a favorite children's book about transit
Using a bike as your main form of transportation is a part of a bigger conversation about what we plan on doing with our built environments (i.e. the cities and towns we live in). What is your vision for what the world will look like in 10, 20, even 50 years? How will we get around? What will our neighborhoods look like? Will we have addressed our pollution and climate changing emissions problems and how? However you answer these questions, might be your vision for the future.

One person of our day that is said to be a visionary is is Elon Musk. The man behind such ambitious and impressive endeavors as Tesla, SpaceX, SolarCity, and a  promoter of the ideas like the Hyperloop. He is the kind of visionary who often gets a pretty big stage to talk about his ideas for the future. This week he ran a foul of the urbanist/active transportation field when we was quoted by Wired speaking disdainfully about mass transit. His comments about how "painful" transit is and how you will probably be sitting next to a serial killer have lit Twitter ablaze with the response #GreatThingsThatHappenedOnTransit.

A review of the tweets with this hashtag will bring a smile to your face and probably tears to your eyes.

My own experiences of transit with two small children have brought plenty of opportunities to see great things. Rather than the struggle of getting strapped into car seats, the bus is a grand adventure full of awe and wonder. Our fellow travelers are also often delighted by their awe and wonder. We are also frequently graced with encounters with "bus-grandparents." Pace buses are frequented by a variety of people, but one group is the older population that are no longer able to use personal automobiles, for whatever reason. The older women that my boys charm on the bus enjoy learning about their adventures and sharing stories of their now middle-aged children. On one trip we were even given a jigsaw puzzle by one of these generous strangers.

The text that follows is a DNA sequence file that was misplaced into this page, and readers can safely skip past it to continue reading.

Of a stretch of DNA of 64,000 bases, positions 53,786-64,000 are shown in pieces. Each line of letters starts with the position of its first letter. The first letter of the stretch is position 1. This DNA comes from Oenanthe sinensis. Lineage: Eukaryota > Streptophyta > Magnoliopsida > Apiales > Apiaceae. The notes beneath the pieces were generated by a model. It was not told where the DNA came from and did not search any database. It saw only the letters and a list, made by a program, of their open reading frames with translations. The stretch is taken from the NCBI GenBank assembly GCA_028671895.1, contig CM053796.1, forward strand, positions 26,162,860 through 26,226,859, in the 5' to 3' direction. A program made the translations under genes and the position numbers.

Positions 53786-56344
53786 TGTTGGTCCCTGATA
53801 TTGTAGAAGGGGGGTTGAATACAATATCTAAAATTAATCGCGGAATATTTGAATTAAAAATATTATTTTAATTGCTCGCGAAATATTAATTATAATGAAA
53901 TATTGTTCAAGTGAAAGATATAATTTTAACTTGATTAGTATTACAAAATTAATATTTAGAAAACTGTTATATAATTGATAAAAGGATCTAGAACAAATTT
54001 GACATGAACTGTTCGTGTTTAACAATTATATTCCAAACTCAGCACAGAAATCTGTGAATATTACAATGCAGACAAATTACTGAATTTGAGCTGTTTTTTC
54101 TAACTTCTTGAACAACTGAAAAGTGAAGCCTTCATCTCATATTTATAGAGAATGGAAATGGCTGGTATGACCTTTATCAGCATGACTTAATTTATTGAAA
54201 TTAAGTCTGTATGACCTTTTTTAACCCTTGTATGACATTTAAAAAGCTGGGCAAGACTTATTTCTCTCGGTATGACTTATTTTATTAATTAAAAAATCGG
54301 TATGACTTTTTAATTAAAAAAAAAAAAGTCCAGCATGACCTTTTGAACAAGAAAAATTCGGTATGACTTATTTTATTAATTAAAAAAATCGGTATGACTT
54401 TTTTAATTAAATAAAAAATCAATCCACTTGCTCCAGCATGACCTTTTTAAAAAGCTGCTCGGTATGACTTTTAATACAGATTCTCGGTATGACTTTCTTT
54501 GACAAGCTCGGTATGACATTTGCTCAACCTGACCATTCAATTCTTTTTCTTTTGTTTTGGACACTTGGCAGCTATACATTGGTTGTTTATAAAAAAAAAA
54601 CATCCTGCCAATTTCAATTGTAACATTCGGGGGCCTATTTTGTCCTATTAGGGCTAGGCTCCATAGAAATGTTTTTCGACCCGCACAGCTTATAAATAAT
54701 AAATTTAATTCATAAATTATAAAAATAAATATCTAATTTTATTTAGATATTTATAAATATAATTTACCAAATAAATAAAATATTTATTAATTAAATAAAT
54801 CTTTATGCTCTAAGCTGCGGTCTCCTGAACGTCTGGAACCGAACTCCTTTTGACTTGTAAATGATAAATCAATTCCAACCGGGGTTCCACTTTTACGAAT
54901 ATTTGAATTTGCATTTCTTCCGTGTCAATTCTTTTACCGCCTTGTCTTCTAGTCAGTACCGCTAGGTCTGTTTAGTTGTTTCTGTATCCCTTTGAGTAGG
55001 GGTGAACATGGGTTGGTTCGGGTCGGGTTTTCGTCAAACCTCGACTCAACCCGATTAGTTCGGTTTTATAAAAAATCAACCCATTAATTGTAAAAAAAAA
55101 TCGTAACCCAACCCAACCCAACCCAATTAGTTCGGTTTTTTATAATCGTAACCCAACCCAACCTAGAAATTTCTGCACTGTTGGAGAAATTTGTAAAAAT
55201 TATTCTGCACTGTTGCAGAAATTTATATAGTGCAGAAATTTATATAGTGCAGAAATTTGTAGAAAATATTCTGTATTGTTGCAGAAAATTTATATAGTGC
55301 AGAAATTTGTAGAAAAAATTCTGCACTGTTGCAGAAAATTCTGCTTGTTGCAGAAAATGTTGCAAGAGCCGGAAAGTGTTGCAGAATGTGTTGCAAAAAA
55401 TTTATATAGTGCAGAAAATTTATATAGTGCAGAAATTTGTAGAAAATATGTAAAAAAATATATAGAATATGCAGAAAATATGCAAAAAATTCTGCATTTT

Mass transit has real challenges and shortcomings. You can get stuck sitting next to someone who smells like they had smoked that last pack in a very small box. Or you can tragically leave your child's mythic "hippy hat" that they have worn like a lovey for the past 3 years on the bus when you lifted and carried your snoring child to the next connection. Some of the most terrible and intimidating are well documented in hashtags such as #stopstreetharassment. Despite these shortcomings, transit is quite frequently a beautiful churn of humanity. The #GreatThingsThatHappenedOnTransit thread is only the most recent collective sharing of these moments, but one only needs to step onto the bus or train to give it a chance.


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